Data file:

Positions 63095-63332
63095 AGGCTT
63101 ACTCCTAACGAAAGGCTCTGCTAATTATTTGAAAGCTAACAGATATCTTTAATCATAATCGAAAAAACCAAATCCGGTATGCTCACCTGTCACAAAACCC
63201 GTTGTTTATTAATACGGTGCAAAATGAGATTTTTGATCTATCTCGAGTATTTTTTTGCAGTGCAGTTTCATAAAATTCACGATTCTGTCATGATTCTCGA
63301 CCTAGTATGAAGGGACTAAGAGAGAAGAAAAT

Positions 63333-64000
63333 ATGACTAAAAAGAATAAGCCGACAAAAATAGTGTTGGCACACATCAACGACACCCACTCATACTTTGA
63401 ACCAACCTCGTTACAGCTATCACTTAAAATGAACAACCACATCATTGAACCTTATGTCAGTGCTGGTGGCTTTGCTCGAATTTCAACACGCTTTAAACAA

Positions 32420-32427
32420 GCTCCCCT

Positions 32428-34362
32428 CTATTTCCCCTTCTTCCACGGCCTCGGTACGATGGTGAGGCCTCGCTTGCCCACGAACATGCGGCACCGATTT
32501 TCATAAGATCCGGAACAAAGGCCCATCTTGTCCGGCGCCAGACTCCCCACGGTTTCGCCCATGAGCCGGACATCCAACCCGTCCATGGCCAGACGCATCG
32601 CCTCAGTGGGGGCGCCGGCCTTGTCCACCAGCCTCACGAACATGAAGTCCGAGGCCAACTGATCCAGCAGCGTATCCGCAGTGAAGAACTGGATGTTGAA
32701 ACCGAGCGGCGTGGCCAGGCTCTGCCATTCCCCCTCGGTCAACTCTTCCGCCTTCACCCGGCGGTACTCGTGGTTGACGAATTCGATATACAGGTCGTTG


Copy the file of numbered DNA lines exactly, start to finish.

Positions 63095-63332
63095 AGGCTT
63101 ACTCCTAACGAAAGGCTCTGCTAATTATTTGAAAGCTAACAGATATCTTTAATCATAATCGAAAAAACCAAATCCGGTATGCTCACCTGTCACAAAACCC
63201 GTTGTTTATTAATACGGTGCAAAATGAGATTTTTGATCTATCTCGAGTATTTTTTTGCAGTGCAGTTTCATAAAATTCACGATTCTGTCATGATTCTCGA
63301 CCTAGTATGAAGGGACTAAGAGAGAAGAAAAT

Positions 63333-64000
63333 ATGACTAAAAAGAATAAGCCGACAAAAATAGTGTTGGCACACATCAACGACACCCACTCATACTTTGA
63401 ACCAACCTCGTTACAGCTATCACTTAAAATGAACAACCACATCATTGAACCTTATGTCAGTGCTGGTGGCTTTGCTCGAATTTCAACACGCTTTAAACAA

Positions 32420-32427
32420 GCTCCCCT

Positions 32428-34362
32428 CTATTTCCCCTTCTTCCACGGCCTCGGTACGATGGTGAGGCCTCGCTTGCCCACGAACATGCGGCACCGATTT
32501 TCATAAGATCCGGAACAAAGGCCCATCTTGTCCGGCGCCAGACTCCCCACGGTTTCGCCCATGAGCCGGACATCCAACCCGTCCATGGCCAGACGCATCG
32601 CCTCAGTGGGGGCGCCGGCCTTGTCCACCAGCCTCACGAACATGAAGTCCGAGGCCAACTGATCCAGCAGCGTATCCGCAGTGAAGAACTGGATGTTGAA
32701 ACCGAGCGGCGTGGCCAGGCTCTGCCATTCCCCCTCGGTCAACTCTTCCGCCTTCACCCGGCGGTACTCGTGGTTGACGAATTCGATATACAGGTCGTTG